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HL-10 Lifting Body

HL-10 Lifting Body
The HL-10 Lifting Body is seen here in flight over Rogers Dry Lakebed. Like the other lifting bodies, the HL-10 made a steep descent toward the lakebed, followed by a high-speed landing. This was due to the vehicle’s low lift-over-drag ratio. The first 11 flights of the HL-10 were unpowered, flown to check the vehicle’s handling and stability before rocket-powered flights began using the XLR-11 rocket engine.

The HL-10 was one of five heavyweight lifting-body designs flown at NASA’s Armstrong Flight Research Center in Edwards, California, from July 1966 to November 1975 to study and validate the concept of safely maneuvering and landing a low lift-over-drag vehicle designed for reentry from space.

Northrop Corporation built the HL-10 and M2-F2, the first two of the fleet of “heavy” lifting bodies flown by NASA Armstrong. The contract for construction of the HL-10 and the M2-F2 was $1.8 million. HL (horizontal landing)-10 (tenth design) was studied by engineers at NASA’s Langley Research Center in Hampton, Virginia.

After delivery to NASA in January 1966, the HL-10 made its first flight on Dec. 22, 1966, with research pilot Bruce Peterson in the cockpit. Although an XLR11 rocket engine was installed in the vehicle, the first 11 drop flights from the B-52 launch aircraft were powerless glide flights to assess handling qualities, stability, and control. In the end, the HL-10 was judged to be the best handling of the three original heavy-weight lifting bodies (M2-F2/F3, HL-10, and X-24A).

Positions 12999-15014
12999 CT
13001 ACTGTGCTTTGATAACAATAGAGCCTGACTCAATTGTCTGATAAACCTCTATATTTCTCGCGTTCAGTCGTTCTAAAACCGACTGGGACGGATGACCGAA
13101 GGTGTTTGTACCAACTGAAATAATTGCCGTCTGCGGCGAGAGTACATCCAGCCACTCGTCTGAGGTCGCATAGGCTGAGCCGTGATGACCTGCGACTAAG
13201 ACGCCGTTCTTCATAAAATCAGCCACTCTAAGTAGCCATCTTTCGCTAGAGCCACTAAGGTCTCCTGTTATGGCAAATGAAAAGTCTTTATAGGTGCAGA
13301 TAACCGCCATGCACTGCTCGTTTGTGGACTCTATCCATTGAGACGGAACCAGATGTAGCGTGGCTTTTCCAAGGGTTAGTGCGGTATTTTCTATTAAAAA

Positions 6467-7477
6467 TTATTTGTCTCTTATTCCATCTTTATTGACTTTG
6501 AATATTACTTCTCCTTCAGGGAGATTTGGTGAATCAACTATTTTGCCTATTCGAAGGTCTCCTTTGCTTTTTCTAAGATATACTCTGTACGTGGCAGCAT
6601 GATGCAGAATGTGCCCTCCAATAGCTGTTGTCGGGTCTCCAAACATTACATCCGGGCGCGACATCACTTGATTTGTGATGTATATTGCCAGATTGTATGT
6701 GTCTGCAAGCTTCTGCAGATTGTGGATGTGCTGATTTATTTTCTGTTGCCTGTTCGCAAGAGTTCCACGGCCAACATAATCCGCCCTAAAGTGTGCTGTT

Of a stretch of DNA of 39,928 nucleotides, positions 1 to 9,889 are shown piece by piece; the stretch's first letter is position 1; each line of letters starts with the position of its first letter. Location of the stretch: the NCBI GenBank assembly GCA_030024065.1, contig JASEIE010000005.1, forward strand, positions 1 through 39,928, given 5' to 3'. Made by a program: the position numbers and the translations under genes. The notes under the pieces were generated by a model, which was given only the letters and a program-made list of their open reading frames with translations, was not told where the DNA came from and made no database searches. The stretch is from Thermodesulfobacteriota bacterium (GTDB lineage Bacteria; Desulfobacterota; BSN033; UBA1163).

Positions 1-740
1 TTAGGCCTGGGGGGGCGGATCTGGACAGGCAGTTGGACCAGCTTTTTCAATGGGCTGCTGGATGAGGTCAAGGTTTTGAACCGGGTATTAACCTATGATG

HL-10 Subsonic Control Surface Configuration
The HL-10 is shown on the lakebed with its subsonic control surface configuration.

The HL-10 was flown 37 times during the lifting body research program and logged the highest altitude and fastest speed in the Lifting Body program. On Feb. 18, 1970, Air Force test pilot Peter Hoag piloted the HL-10 to Mach 1.86 (1,228 mph). Nine days later, NASA pilot Bill Dana flew the vehicle to 90,030 feet, the highest altitude reached in the program.

Some new and different lessons were learned through the successful flight testing of the HL-10. These lessons, when combined with information from it’s sister ship, the M2-F2/F3, provided one option for designers of future atmospheric re-entry vehicles.


  • Dimensions: Length, 21 ft. 2 in.Width, 13 ft. 7 in.Weight, including pilot, 6,060 lbs.
  • Controls: Elevons between vertical and center fins for pitch and roll control. Split rudder on center fin for yaw and speed control. All surfaces used in three-axis stabilizer-augmenter system.
  • Power: One XLR11 four-chamber rocket engine fueled by ethyl alcohol and liquid oxygen, producing a rated thrust of of 6,000 lbs.; built by Reaction Motors, Inc.-
  • Aux. Power: Silver zinc batteries provided electrical power for control system, flight instruments, radios, cockpit heat, and stability augmentation system. To assist in pre-landing flare, two throttleable hydrogen peroxide rockets provided up to 400 lbs of thrust.
  • Landing Gear: Main gear was modified T-38 system retracted manually, and lowered by nitrogen pressure. Nose gear was modified T-39 nose gear, retracted manually and lowered with nitrogen pressure.
  • Ejection System: Modified T-37 system.



Last Updated
Jun 16, 2023
Dede Dinius
Christian Gelzer